Like so many people, I’ve been struggling to keep focused on long term or big picture projects. This has been a mini-disaster for my book on the archaeology of the contemporary American experience which had momentum and then lost it amid COVID, the semester, and various other commitments. You can get a sense for what the book looks like so far here.
The last few weeks, I’ve tried to jump back into writing mostly to learn that this is not how good ideas happen. In fact, over the last week or so, I’ve written the final section to the final chapter about four times. I posted two sections of this chapter already here, here, and here.
Yesterday, I took a long and frankly melancholic walk with the dogs and churned over the section that I’m working on over and over and over. I finally came to a not entirely unsatisfactory solution and work up today at 4:30 am and spent the last 8 hours hashing it out.
My sound track today (and most of the last six months, to be honest) was Waxahatchee’s brilliant Saint Cloud. When I got to the final paragraphs of what I was working on, the song “Arkadelphia” came on. At the risk of being one of those guys, the lyrics sort of framed my thinking:
If you get real close to the ending
I hope you know I did what I could
We try to give it all meaning
Glorify the grain of the wood
Tell ourselves what’s beautiful and good
Here’s the final section, warts and all. It needs citations and I’ll try to finish this before Christmas. Hat tip goes out to the folks who stimulated my thinking in my 2020 ASOR panel (which you can read about here).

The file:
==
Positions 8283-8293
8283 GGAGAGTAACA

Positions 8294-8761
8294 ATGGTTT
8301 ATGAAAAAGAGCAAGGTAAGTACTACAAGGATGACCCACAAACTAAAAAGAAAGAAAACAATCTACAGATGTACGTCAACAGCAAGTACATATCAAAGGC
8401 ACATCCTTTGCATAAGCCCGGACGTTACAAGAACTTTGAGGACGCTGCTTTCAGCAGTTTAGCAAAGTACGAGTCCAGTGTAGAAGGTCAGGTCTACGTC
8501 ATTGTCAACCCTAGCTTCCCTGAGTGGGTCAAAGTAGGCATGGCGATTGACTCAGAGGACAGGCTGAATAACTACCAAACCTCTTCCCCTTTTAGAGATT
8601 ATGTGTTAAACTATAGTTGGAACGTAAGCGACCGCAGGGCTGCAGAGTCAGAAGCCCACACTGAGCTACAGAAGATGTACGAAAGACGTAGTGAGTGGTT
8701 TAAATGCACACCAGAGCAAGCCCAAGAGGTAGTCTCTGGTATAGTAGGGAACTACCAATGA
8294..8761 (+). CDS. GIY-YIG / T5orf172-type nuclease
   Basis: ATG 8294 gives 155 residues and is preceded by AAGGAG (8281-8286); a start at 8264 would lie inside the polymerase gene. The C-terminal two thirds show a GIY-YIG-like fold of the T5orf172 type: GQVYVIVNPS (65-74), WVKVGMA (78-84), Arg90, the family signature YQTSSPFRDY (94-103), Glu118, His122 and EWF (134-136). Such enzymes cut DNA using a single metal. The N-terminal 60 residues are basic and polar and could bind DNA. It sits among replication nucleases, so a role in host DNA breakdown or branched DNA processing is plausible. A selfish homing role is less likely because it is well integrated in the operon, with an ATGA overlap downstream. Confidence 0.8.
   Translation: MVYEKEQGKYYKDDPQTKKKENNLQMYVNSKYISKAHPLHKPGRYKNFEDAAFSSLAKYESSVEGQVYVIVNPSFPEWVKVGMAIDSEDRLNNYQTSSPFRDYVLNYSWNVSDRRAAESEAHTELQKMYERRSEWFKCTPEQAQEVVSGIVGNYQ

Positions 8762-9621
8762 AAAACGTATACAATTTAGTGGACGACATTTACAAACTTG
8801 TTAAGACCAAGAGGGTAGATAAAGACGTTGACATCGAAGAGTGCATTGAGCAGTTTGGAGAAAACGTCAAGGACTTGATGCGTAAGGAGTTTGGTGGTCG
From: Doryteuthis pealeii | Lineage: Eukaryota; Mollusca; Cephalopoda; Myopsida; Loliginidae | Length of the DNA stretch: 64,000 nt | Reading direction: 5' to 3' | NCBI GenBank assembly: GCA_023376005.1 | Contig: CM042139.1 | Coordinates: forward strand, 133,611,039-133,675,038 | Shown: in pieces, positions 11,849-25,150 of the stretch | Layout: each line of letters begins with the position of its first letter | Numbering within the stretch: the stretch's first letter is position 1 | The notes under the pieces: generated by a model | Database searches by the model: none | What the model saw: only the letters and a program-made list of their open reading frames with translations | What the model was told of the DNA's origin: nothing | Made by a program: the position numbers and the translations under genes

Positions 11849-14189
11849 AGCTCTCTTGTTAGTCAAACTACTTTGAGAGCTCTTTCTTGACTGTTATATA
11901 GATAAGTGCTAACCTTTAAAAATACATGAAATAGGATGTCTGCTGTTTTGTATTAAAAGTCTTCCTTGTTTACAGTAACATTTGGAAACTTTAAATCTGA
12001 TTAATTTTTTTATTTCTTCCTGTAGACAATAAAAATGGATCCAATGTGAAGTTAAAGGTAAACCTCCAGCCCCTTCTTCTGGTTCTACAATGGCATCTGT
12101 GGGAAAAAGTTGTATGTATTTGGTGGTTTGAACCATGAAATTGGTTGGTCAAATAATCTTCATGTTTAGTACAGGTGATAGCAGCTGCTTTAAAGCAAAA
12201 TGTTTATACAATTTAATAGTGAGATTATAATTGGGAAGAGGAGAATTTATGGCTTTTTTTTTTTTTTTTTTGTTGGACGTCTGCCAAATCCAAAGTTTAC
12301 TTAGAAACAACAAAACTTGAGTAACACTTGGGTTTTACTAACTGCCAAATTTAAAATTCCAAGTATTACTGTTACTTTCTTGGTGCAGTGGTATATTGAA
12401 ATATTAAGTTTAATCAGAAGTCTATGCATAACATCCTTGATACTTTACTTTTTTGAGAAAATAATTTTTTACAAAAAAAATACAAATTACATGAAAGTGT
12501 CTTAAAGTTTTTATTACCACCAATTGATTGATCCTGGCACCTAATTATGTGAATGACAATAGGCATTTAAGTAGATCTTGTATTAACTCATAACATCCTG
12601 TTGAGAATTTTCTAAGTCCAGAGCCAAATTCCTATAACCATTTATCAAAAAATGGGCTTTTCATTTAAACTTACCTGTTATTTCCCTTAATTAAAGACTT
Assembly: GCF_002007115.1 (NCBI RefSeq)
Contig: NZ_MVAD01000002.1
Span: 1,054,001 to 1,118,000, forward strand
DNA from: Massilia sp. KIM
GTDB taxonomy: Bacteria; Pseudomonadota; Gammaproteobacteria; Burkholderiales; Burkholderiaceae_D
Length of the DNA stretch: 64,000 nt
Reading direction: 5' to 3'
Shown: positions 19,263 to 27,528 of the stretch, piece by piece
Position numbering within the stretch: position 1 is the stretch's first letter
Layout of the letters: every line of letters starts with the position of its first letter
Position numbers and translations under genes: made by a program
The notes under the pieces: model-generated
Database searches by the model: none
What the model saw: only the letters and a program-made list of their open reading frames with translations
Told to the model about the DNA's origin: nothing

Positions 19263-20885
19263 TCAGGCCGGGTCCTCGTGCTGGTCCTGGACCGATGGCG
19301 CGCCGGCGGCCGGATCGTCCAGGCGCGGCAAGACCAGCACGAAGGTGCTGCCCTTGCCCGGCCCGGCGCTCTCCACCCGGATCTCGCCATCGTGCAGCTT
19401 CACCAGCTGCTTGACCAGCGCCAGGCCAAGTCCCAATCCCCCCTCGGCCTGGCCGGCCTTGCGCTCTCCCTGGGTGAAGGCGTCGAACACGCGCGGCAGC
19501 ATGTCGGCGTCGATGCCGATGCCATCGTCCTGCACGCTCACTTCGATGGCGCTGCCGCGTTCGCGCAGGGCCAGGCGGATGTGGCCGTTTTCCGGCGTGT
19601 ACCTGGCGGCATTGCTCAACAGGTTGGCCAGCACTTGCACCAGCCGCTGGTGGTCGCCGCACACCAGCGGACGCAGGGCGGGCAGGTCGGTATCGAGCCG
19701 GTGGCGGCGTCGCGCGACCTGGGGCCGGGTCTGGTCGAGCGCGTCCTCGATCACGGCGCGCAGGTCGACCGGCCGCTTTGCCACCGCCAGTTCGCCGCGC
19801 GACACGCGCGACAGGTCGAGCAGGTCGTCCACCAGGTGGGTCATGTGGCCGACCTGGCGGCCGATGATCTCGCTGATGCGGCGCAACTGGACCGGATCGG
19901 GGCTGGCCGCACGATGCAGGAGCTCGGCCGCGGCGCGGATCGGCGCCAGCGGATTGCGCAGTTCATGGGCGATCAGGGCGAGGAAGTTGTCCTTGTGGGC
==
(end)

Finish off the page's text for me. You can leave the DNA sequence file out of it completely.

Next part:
As per usual, any feedback, mockery, or kind words are always appreciated:
Labor, The Environment, and Climate Change
The details of workforce housing in the Bakken represent regional variation on a number of larger trends in the archaeological study of labor, attitudes toward the environment, and climate change. The final section of this chapter will introduce three vignettes that will help us to explore the connection between the labor regime that made the Bakken boom possible and issues of environmental justice and the intersection between our dependence on fossil fuels and climate change on a global scale. In general, historical archaeologists and especially archaeologists of the contemporary world have consistently recognize that the study of recent material culture can play a key role in not only understanding human’s role in the transformation of the earth, but also the impact of climate change and associated climate regimes on both evidence for the past and our society today. As we have seen in chapter 2, Bill Rathje’s Garbage Project developed amid the environmental concerns in the 1960s and 1970s that gained momentum in the long shadow of Rachel Carson’s Silent Spring (1962), the organization of Earth Day in 1970, and an increasingly energized environmentalist movement. Climate change, the impact of recent human actions on the biosphere and atmosphere, and the persistent mark of industrialization on the surface of the planet likewise characterized the wide ranging debate among historical and contemporary archaeologists on the “Anthropocene” in the Norwegian Archaeological Review in 2011 and the inaugural issue issue of the Journal of Contemporary Archaeology in 2014. There appears to be a growing awareness that the violence associated with the traditional haunts of historical archaeology – colonialism, Eurocentrism, capitalism, and modernity – is manifest in a global trail of environmental destruction. This damage may now be coming home to roost in the form of climate change which promises only to exacerbate social, political, and economic instability inherent in a system that relies upon and promotes global inequality.